by Kieran Mulvaney
So does that answer the questions?
Gennady Golovkin hasn't fought anyone, they said. His highlight reel knockout wins have been over blown-up junior middleweights, they said. Wait until he fights a full-size middleweight like Matthew Macklin, they said.
Well, what are they saying now?
If they're anything like the several thousand fans and media in the MGM Grand Theater at Foxwoods on Saturday night, they may have trouble saying anything until they pick their slack jaws up off the ground. Nobody can know what the future holds, of course, but it's hard to escape the feeling that dominating Macklin and knocking him out with a third round body shot was for Golovkin what annihilating Michael Spinks was for Mike Tyson: the defining moment of tightly coiled, almost superhuman, power and intimidation.
Indeed, from the moment the opening bell rang, the fight had the air of Tyson in his prime: a wrecking ball of a fighter reducing the toughest of opponents to jelly before the first punch has even been thrown. Macklin (29-5, 20 KOs) knew what he had to do: keep Golovkin (27-0, 24 KOs) at distance, flick out the jab, and not let him get close. But he did so with so little confidence that he was unable to keep his stalking predator at bay; the first couple of punches that landed seemed to confirm in Macklin's mind his sense that punishment was just around the corner, and then a straight right hand and left hook near the end of the first round sent the Anglo-Irishman into the ropes and seemingly on his way to an early exit.
About halfway through the second round, Macklin appeared to make the decision that his only option was to stand and fight, to either find a chance to win or go down trying. But, predictably, ramping up his own offense served principally to leave him more open to incoming artillery from his opponent. Each of Golovkin's scoring blows landed with a thudding echo heard, and felt, at ringside, none more so than the sudden blow that ended the contest.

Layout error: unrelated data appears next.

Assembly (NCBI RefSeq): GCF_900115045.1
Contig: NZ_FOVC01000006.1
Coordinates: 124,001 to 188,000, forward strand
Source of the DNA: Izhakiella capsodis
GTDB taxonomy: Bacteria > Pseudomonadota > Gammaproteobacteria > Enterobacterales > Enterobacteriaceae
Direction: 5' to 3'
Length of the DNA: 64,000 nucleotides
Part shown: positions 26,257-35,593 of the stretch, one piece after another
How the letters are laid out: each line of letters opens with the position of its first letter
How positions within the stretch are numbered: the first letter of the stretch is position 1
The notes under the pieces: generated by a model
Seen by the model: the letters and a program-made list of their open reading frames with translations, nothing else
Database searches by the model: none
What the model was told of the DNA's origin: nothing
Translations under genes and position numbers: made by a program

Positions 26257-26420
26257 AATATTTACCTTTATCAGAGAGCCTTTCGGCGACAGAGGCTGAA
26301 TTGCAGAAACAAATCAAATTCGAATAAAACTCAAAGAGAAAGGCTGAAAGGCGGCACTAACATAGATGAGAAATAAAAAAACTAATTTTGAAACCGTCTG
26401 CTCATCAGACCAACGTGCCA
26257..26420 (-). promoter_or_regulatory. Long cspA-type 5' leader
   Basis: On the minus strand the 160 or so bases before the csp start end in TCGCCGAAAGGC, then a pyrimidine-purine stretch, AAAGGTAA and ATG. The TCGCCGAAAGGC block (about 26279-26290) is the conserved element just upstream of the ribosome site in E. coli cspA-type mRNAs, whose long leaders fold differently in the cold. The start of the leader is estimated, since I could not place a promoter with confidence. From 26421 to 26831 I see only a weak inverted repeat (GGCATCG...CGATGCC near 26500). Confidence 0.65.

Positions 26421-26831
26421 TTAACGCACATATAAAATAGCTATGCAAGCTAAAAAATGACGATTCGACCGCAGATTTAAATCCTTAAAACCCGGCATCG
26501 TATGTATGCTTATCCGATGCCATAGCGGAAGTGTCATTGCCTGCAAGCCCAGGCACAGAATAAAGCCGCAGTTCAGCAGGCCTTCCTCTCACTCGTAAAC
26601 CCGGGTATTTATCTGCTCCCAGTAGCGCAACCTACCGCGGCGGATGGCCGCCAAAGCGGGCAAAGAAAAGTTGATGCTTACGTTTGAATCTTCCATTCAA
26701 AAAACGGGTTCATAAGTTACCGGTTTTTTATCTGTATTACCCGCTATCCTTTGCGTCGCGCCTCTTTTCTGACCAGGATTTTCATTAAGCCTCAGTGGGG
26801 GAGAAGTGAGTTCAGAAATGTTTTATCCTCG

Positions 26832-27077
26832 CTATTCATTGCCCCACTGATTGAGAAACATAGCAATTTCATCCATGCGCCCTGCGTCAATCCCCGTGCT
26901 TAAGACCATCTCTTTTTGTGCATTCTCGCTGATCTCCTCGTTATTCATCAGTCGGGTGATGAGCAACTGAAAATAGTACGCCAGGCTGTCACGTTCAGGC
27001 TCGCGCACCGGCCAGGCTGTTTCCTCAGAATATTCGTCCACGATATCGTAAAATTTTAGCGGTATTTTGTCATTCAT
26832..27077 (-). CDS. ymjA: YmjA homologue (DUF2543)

Golovkin backed Macklin to the ropes, landed a hard right upstairs and then a ripping left hook to the body. Macklin's face contorted in pain and he dropped like a stone to the canvas, where he lay writhing in evident agony well past the time that referee Eddie Cotton had counted him out, even as Michael Buffer was announcing the result, even as the crowd continued to gasp and gawp in astonishment.
"That may have been the hardest body punch I ever saw," said Macklin promoter Lou DiBella at ringside afterward. "Certainly the best since Roy Jones knocked out Virgil Hill. I could hear that punch land. I think I heard something break."
Once he recovered, Macklin - who has fought the likes of Sergio Martinez and Felix Sturm - was unequivocal in his praise for his conqueror.
"He's the best I ever fought," he said. "He never really let me get started. It was a great shot he landed. I tip my hat to him. He's a great champion. He has clubbing, solid power and you can feel the weight from every punch he throws."
The big difference between Golovkin and Spinks-era Tyson, of course, is that when he is not chopping down opponents with crushing punches, he does not have the same menace - he is, in fact, friendly and outgoing. His postfight words, though, were a clear challenge to the rest of the middleweight division:
"I felt great," he said. "This was an easy fight for me. Everything I wanted to do, I was able to do in the ring. He never hurt me. I want to fight again as soon as possible. Any top fighter, any champion, any belt holder, anytime anywhere. I am here."
Thomas "Tommy Gunn" Oosthuizen and Brandon Gonzales fought to a split decision draw in a co-main event that saw both super middleweights remain unbeaten. Gonzales (17-02, 10 KOs) started by far the stronger, beating Oosthuizen (21-0-2, 13 KOs) to the punch, landing lead right hands and mauling his opponent at close range. Halfway through, however, Oosthuizen, who looked sluggish in the early going, established his southpaw jab and began keeping the fight at a more comfortable distance as Gonzales' offense became more ragged. The crowd was unhappy with the verdict, but given the tale of two halves, it felt like a just one.
In the opening bout of the telecast, junior middleweight Willie Nelson (21-1-1, 12 KOs) survived a series of rough moments to score an unpopular but merited unanimous decision win over Luciano Cuello. Nelson started aggressively, attacking Cuello (32-3, 15 KOs) with hooks and right hands, but by the third round already looked as if he had already punched himself out, as his punch output dropped and the shorter Cuello was able to work inside and land some sharp punches - as well as an accidental headbutt, which opened a cut over Nelson's right eye. Nelson dominated when he kept Cuello at bay with his lanky left jab, but he was rocked again in the seventh and again in the tenth and final round, when Cuello rocked him repeatedly and Nelson hung on for dear life to survive.